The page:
Margaret Thatcher - we all know she polarised opinion during her lifetime and continues to do so after her death.

The policies and the leadership style - you either love her or hate her, eh? How interesting then to read a memoir by a young Scot whose feelings about Maggie are not so clear-cut.

Damian Barr is a successful journalist, based in Brighton, who seems to have a dream life. Recruited by The Times straight out of university, he writes for a range of national newspapers and glossy magazines. He hosts a literary salon in Shoreditch, runs reading weekends in country hotels, and was one of the first hotel “readers-in-residence”, available for guests to book for an hour to read to them. How fabulous, fragrant and fun.

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And what a contrast to his early life, which he documents in his brilliant new memoir, Maggie & Me. Born in 1976, Damian grew up in the shadow of Ravenscraig, where his father worked. After his parents split up, he was subjected to barbaric cruelty at the hands of his mother’s boyfriend. Brainy, gangly, gay and asthmatic, he was bullied at school. He experienced the full impact of Thatcher’s school-milk swiping, Poll Tax- imposing, ‘care in the community’ philosophy.

And yet, unlike everyone he grew up with, he didn’t and still does not, hate Thatcher. In the middle of an utterly chaotic - at times brutal - childhood, she was a constant, and, yes, a source of inspiration: an outsider, battling on, impervious to criticism. Undoubtedly, many readers will be riled at the thought of this positive spin on Thatcher, but Barr is writing from his own, unique perspective - he knows she almost screwed his life up completely, but also acknowledges that she was a glimmer of light in the darkness.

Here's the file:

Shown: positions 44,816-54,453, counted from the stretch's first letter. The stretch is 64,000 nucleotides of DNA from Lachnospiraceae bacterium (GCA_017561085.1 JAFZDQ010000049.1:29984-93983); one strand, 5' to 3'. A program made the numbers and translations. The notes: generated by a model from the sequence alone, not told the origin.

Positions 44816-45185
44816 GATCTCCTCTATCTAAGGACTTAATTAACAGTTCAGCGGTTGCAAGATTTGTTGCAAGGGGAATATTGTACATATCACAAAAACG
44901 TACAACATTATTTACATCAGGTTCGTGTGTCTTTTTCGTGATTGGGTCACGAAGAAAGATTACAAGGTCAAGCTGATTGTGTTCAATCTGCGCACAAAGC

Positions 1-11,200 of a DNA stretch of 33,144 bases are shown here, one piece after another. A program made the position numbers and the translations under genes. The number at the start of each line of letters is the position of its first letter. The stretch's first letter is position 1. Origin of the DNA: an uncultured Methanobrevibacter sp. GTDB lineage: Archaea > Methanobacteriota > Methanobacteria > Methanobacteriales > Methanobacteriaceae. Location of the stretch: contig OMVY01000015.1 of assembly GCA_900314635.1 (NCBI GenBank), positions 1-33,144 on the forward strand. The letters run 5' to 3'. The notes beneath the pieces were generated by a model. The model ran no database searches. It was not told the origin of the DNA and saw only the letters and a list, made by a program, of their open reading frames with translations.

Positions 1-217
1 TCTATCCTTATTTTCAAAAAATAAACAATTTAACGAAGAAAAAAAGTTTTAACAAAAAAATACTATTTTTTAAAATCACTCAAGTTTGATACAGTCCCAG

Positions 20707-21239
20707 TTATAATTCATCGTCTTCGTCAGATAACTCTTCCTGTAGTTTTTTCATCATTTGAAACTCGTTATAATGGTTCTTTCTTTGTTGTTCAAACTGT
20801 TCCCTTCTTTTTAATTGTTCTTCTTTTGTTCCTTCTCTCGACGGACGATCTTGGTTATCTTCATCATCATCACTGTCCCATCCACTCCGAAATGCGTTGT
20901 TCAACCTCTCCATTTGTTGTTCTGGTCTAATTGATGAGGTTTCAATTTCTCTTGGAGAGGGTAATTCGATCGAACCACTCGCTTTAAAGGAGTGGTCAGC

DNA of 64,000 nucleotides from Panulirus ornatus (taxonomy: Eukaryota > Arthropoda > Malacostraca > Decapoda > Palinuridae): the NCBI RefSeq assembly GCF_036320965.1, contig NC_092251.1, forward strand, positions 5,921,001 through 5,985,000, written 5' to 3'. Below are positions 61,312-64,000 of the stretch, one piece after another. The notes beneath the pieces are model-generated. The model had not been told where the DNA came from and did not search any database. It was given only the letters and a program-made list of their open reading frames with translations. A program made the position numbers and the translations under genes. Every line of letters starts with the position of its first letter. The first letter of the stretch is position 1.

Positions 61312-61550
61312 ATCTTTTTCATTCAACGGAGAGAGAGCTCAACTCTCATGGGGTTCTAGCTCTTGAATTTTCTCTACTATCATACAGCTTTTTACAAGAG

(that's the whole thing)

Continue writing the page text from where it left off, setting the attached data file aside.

It’s a compelling read, which I thoroughly recommend, but it also highlights a vital point, as the independence debate heats up. Writers like Barr and comedians like Susan Calman must be able to be express their opinions, be honest, barbed, funny - whatever - without being subjected to attacks by censoring cyber-bullies. I look forward to more jokes, satire, cabaret, songs, plays and art in the run-up to the referendum. If we’re not free to be honest and yes, have a laugh, we really are the sick man of Europe.

 

It’s hard to believe that the south side of Glasgow does not have a cinema. Make the most of the next week, then - southsiders and those from other airts and pairts - as the Southside Film Festival is running until next Sunday, the 19th of May.

Screenings and events are happening in a range of venues including The Glad Cafe and the Pollok Ex-Servicemen’s Club. You can watch a film about caravanning in a scout hall and a music documentary in a gig venue. There’s even a screening on the last night of Battleship Potemkin with live Wurlitzer Organ accompaniment. It’s staffed by brilliant volunteers, so show your support. Full details at www.southsidefilmfestival.net